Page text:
Infant formula shortage could last months in Garfield County | PostIndependent.com
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Infant formula shortage could last months in Garfield County

Ike Fredregill Special to the Post Independent
Baby formula illustration.| Getty Images
Close up selective focus on breast or formula milk in the baby bottle on the bed at home with sleeping baby infant in background – newborn feeding and nursing concept concept copy space

A shortage of infant formula could affect Garfield County parents for months to come, but local and state agencies are working to reduce the impacts. 

For weeks, the nation’s supply of infant formula has dwindled, hampered by supply chain issues and recent formula product recalls, the Centers for Disease Control reported.  

“The supplies are coming in, but slowly,” said Chistine Dolan, the Garfield County Women, Infants and Children (WIC) program director. “What I’m seeing on the shelf are some of the standard products and less of the specialty formulas.”



Dolan’s office uses an improvised network of coworkers and clients to monitor formula retailers’ shelves, so Dolan and her team can pass the information along to mothers in need. 

Of the Garfield County WIC program’s 1,100 users in April, Dolan said about 240 were infants, about 200 of which used formula. Those clients, however, would only be a fraction of the people relying on infant formula throughout the county, she said. 



Babies are fussy eaters, so a formula shortage can be particularly challenging as parents bounce between formula brands depending on availability. 

Dolan advised parents to stick with a single formula brand if possible, but at the end of the day, she encouraged parents to be patient with their infants’ dietary sensitivity should a change be necessary.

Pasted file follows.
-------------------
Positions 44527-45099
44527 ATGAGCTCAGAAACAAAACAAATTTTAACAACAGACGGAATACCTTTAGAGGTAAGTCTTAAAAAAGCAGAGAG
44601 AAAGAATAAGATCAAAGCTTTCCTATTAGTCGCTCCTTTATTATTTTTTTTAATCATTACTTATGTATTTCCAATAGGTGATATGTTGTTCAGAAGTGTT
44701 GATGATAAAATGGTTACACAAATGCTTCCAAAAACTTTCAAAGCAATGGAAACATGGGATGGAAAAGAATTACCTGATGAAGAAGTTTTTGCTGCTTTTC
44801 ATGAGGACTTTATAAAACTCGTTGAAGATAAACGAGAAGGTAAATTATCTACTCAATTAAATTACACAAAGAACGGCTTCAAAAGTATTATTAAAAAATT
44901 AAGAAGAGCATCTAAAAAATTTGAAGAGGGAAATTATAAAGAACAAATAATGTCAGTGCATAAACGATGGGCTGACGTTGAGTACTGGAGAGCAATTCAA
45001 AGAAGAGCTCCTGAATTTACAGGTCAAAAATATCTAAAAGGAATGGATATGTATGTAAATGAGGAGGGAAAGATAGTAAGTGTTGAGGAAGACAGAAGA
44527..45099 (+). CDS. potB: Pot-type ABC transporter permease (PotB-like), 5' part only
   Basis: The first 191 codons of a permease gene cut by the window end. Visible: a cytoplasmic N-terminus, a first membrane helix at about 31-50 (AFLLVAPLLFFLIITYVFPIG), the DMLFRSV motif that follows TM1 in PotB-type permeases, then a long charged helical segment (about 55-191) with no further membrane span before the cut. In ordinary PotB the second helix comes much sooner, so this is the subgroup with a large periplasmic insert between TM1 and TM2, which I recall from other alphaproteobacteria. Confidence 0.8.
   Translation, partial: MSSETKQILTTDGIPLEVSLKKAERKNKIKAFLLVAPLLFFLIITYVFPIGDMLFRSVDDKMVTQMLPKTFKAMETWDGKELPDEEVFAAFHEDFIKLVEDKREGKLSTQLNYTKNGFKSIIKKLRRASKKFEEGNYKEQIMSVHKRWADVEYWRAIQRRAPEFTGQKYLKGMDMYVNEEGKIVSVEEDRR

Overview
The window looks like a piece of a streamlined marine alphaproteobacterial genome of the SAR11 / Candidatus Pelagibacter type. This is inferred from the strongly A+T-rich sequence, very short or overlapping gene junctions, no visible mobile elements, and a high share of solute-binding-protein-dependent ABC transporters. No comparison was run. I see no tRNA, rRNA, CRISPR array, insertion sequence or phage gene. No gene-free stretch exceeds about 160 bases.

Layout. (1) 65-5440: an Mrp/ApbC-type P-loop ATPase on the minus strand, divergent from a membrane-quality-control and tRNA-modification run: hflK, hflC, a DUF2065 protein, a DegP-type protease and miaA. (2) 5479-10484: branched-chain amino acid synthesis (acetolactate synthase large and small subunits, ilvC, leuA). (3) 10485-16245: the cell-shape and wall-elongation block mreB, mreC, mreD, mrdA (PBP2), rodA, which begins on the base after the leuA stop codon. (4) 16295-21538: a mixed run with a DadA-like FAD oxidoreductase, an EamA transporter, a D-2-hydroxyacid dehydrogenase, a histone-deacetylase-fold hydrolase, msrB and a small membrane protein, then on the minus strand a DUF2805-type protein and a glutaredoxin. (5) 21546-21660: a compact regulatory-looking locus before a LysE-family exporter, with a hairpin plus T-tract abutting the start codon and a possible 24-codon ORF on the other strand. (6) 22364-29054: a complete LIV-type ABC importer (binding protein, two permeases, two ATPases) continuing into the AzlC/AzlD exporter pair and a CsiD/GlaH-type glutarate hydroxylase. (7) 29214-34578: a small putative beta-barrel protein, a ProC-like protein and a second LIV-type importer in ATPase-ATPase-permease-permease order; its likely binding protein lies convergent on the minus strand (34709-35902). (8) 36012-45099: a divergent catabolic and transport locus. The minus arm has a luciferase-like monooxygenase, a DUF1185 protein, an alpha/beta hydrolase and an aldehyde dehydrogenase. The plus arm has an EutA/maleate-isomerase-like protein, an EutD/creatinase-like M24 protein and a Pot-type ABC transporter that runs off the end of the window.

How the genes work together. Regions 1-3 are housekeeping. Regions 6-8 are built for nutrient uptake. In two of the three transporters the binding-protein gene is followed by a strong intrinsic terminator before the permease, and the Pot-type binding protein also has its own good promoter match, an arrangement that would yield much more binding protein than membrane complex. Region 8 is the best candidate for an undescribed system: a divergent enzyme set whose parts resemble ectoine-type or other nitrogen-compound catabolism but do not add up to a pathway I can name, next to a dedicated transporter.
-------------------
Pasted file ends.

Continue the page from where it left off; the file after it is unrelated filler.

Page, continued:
WIC clients can use their benefit anywhere in the state, and the program recently loosened its regulations on the size of formula cans a client can purchase with the benefit. Prior to the shortage, Colorado’s WIC contract with Mead Johnson Nutrition for Enfamil products was specific to certain sizes of formula products — typically 12 ounces — but new U.S. Department of Agriculture waivers allow Colorado WIC users to purchase larger cans of formula with their benefits, according to http://www.coloradowic.gov.

“We hear back from clients that they’ve had better luck at bigger stores in larger cities,” Dolan said. “But, I have definitely seen parents struggling to find hypo-allergenic formulas, high-calorie formulas and specialty drinks like PediaSure.” 

Dolan’s team encourages mothers to breastfeed from birth, and she said the county has a good breastfeeding initiation rate, but once new mothers leave the hospital, breastfeeding tapers off. 

“It can happen for a variety of reasons, but the one we hear the most about is the need to return to work,” Dolan said. “Once breastfeeding is no longer regular or stopped altogether, a mother’s body can have a difficult time starting it up again.”

Banks of mother’s milk exist in Colorado, primarily for mothers whose bodies prevent them from producing milk due to a variety of health reasons, but Dolan said it was unlikely those banks’ milk stores were robust enough to significantly impact the shortage. 

“Locally, we’re doing our best to help moms understand their options for switching formulas,” she said. “We’re educating them about safety issues around formulas, such as not diluting the formula to make it last longer.”

The CDC also issued advice for parents struggling through the shortage:

  • When using infant formula: Avoid waste by placing only the amount your baby will eat in the bottle.
  • Do not dilute infant formula, which can cause nutritional imbalances and lead to serious health problems.
  • Do not make or feed your baby homemade infant formula, which can lead to serious health problems.

The U.S. Department of Health and Human Services offers advice for navigating the shortage at http://www.hhs.gov/formula, and the CDC also provides in-depth information regarding feeding infants at http://www.cdc.gov

Dolan encouraged mothers to continue checking store shelves as some retailers are getting their shipments in spurts, but information on length of the shortage is sparse. 

“No one seems to have an exact answer about how long the shortage will last,” Dolan said. “But most guesses say it will go for a couple of months.” 


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